Al

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I am a huge WWII fan and truly admire these guys and all who fought. But doesn't Congress have anything better to do?
 
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Originally Posted By: Al
But doesn't Congress have anything better to do?
Probably not. Anything they pass will be vetoed anyway.
 
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Reading through the article, I was thinking "hey, this sounds like the movie "The Devil's Brigade"," which I have seen many times. Then almost at the end of the article, it did say "The Devil's Brigade" was based on the story of the FSSF. Very interesting. The movie doesn't make it clear that they sustained 77% casualties taking the mountain. They're Brave Men who deserve recognition.
 
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Originally Posted By: A_Harman
Reading through the article, I was thinking "hey, this sounds like the movie "The Devil's Brigade"," which I have seen many times. Then almost at the end of the article, it did say "The Devil's Brigade" was based on the story of the FSSF. Very interesting. The movie doesn't make it clear that they sustained 77% casualties taking the mountain. They're Brave Men who deserve recognition.
Like the "American Sniper" who "cetain media types" are trashing.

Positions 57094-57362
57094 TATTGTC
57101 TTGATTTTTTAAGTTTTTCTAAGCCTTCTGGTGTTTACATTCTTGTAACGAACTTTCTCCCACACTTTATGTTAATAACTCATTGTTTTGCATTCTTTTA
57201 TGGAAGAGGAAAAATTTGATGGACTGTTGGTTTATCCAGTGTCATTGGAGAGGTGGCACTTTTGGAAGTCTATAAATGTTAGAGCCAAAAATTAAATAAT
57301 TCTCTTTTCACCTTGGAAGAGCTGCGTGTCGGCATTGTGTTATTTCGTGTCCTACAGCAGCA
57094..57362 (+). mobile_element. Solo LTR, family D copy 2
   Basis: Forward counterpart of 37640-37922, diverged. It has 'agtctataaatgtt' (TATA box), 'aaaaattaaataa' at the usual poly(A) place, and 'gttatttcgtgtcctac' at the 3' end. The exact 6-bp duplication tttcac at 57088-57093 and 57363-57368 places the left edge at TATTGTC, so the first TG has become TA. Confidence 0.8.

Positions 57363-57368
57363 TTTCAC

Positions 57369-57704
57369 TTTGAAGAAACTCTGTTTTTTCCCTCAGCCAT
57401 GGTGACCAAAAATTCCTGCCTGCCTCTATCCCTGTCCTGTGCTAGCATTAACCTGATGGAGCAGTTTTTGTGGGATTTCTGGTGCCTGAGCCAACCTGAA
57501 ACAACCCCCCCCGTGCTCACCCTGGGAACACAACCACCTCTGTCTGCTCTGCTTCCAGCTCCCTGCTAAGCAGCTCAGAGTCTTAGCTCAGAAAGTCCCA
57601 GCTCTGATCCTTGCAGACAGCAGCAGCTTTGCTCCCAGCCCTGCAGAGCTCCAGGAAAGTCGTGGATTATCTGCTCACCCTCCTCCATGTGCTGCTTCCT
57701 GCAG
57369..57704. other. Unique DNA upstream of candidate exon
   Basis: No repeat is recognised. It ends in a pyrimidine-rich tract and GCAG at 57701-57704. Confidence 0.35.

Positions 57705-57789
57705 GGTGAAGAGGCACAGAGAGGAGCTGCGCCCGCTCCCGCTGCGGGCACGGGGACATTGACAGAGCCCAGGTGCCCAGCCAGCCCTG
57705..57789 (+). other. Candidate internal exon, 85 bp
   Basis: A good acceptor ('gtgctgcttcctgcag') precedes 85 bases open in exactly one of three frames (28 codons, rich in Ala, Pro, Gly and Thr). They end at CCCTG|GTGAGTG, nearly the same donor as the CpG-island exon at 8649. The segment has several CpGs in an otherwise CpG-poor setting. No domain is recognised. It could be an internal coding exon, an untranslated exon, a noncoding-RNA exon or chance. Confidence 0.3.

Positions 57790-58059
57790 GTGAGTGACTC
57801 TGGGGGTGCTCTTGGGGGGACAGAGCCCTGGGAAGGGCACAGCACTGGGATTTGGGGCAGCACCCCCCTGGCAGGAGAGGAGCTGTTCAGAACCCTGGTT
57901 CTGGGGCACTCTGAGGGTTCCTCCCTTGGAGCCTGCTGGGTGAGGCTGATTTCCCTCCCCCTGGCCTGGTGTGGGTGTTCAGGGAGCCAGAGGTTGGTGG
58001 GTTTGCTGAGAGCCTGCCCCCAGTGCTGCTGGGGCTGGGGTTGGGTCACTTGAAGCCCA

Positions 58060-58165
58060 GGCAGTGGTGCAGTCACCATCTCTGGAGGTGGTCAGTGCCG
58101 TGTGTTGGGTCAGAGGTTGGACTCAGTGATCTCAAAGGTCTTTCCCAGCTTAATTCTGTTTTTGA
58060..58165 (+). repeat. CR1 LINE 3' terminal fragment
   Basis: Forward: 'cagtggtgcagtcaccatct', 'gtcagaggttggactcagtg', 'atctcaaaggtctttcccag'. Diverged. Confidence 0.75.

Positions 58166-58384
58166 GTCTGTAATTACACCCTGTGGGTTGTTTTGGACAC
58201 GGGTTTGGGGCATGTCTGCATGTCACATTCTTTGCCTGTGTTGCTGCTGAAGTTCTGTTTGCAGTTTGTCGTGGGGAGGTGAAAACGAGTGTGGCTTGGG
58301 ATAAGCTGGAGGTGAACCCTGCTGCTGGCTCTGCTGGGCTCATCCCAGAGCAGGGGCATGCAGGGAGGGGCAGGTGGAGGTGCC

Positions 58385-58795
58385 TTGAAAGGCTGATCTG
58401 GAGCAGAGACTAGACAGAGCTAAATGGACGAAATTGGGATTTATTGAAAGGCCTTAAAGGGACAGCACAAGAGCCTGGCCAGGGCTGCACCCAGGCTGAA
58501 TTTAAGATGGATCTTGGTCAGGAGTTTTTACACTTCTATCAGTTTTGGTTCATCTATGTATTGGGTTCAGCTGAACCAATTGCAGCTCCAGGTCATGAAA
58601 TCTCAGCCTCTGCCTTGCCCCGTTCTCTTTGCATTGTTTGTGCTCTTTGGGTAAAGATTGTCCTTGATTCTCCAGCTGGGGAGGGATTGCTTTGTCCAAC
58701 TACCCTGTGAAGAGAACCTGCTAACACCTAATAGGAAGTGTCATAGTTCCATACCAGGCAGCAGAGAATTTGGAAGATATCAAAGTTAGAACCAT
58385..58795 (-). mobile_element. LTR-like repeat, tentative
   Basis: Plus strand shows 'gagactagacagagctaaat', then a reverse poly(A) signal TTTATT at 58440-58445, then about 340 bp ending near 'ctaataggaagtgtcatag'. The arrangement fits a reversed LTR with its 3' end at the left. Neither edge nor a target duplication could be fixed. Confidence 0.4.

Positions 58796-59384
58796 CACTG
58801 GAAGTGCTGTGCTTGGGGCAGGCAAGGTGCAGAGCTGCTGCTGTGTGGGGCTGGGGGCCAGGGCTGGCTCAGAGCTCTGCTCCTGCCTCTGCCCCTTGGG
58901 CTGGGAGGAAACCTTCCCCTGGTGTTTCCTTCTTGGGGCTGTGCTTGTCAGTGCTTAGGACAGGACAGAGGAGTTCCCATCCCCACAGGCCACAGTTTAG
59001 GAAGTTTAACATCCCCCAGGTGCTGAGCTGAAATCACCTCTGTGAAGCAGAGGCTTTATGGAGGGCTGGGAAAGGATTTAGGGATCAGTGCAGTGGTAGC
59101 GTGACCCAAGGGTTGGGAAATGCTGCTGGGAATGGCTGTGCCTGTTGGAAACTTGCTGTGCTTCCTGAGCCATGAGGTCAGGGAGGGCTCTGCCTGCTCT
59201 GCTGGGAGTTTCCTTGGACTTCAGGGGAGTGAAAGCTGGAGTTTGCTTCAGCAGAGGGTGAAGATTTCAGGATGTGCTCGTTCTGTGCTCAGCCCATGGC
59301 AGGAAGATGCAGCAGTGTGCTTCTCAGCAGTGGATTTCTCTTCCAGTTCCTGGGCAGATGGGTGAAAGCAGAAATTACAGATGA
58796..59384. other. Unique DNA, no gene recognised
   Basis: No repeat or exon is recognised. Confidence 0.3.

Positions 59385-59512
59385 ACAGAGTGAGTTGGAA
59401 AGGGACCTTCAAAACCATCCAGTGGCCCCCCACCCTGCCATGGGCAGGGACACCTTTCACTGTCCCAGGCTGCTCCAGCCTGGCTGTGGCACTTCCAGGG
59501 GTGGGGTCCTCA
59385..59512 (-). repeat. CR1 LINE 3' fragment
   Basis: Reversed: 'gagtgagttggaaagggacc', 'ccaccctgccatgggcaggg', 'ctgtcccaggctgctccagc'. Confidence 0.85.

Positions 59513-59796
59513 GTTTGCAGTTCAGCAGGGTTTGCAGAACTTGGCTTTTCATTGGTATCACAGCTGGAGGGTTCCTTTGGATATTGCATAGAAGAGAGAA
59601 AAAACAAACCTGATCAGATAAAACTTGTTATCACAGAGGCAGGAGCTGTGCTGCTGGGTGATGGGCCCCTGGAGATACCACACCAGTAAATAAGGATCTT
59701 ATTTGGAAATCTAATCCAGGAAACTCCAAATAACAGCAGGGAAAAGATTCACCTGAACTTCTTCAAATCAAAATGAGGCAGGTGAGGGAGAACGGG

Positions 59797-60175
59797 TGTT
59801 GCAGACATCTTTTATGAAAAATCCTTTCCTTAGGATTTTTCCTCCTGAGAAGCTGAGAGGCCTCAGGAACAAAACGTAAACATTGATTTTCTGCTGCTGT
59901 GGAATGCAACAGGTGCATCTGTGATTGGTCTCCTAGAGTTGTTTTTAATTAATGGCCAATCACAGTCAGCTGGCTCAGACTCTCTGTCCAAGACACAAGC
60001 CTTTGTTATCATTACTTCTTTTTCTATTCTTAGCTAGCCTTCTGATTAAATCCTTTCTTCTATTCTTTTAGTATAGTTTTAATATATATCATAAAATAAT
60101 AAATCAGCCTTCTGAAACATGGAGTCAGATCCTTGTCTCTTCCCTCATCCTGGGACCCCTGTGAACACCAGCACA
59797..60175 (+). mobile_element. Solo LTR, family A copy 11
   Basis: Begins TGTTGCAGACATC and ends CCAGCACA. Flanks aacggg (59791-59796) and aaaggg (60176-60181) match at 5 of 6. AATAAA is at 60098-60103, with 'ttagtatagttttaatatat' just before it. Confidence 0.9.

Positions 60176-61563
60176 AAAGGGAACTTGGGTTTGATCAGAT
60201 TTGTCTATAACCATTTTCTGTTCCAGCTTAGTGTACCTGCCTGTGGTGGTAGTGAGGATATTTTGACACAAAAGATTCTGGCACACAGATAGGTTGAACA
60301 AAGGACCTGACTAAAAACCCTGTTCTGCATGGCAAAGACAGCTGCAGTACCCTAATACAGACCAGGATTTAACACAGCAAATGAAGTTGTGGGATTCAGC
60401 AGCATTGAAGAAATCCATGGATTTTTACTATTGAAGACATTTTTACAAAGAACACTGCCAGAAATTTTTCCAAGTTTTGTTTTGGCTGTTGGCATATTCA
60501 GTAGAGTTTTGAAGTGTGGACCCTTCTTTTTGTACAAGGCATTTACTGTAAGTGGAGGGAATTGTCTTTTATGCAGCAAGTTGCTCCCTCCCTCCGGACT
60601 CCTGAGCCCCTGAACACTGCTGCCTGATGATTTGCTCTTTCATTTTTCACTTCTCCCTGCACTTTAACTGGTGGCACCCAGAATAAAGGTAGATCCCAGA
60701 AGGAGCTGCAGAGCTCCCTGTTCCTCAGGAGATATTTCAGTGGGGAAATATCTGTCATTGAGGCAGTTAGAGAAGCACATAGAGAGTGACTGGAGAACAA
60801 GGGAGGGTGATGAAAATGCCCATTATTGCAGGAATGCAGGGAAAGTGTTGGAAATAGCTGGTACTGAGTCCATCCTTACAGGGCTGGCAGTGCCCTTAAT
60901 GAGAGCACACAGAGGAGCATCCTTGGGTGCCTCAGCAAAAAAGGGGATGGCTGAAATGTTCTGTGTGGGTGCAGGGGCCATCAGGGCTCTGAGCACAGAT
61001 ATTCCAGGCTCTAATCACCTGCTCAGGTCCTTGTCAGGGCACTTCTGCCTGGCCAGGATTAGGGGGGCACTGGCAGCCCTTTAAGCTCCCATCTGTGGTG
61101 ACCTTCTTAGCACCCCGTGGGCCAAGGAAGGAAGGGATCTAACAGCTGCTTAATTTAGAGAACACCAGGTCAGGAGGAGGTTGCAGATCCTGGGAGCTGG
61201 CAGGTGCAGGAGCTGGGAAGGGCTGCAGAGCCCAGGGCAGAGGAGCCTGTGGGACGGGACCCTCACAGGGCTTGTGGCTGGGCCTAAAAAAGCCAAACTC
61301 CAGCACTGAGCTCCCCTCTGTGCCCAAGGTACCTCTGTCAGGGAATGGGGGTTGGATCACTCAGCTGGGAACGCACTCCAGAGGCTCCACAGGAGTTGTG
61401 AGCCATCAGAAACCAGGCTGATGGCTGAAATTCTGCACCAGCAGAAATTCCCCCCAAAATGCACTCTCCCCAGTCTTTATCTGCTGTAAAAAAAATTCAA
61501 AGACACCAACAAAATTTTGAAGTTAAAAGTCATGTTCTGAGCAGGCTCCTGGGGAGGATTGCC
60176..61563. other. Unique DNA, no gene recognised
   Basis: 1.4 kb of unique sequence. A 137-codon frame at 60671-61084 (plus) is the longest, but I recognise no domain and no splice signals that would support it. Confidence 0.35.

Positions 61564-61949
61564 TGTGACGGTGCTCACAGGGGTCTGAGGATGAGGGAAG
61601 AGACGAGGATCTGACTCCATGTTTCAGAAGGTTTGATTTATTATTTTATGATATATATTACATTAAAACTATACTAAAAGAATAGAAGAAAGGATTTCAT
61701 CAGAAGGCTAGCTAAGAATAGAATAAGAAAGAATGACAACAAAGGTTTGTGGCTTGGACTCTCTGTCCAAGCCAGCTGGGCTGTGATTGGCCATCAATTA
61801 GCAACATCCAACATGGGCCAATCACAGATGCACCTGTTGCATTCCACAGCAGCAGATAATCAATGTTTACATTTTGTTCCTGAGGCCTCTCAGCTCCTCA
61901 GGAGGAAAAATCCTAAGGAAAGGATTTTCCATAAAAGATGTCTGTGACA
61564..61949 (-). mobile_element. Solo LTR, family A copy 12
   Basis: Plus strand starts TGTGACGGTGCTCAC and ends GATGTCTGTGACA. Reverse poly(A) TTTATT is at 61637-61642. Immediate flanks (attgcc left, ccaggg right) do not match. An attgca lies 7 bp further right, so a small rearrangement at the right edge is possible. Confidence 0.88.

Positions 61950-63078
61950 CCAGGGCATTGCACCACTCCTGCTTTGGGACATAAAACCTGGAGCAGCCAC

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WWII 'Devil's Brigade' to receive Congressional Gold Medal in Feb 2015. link: http://www.militarytimes.com/story/milit...medal/21989267/ Also from the this link: http://en.wikipedia.org/wiki/Devil%27s_Brigade "In 2006 the Canadian members of the 1st Special Service Force received the United States Army's Combat Infantryman Badge for participation in front-line combat." and "When the Special Forces Tab was created in 1983 for wear by members of the US Army Special Forces, it was also retroactively awarded to members of wartime combat units that had been identified as predecessors of the Special Forces. Thus, any soldier who had spent 120 days in wartime service with the First Special Service Force was authorized to wear the Special Forces Tab"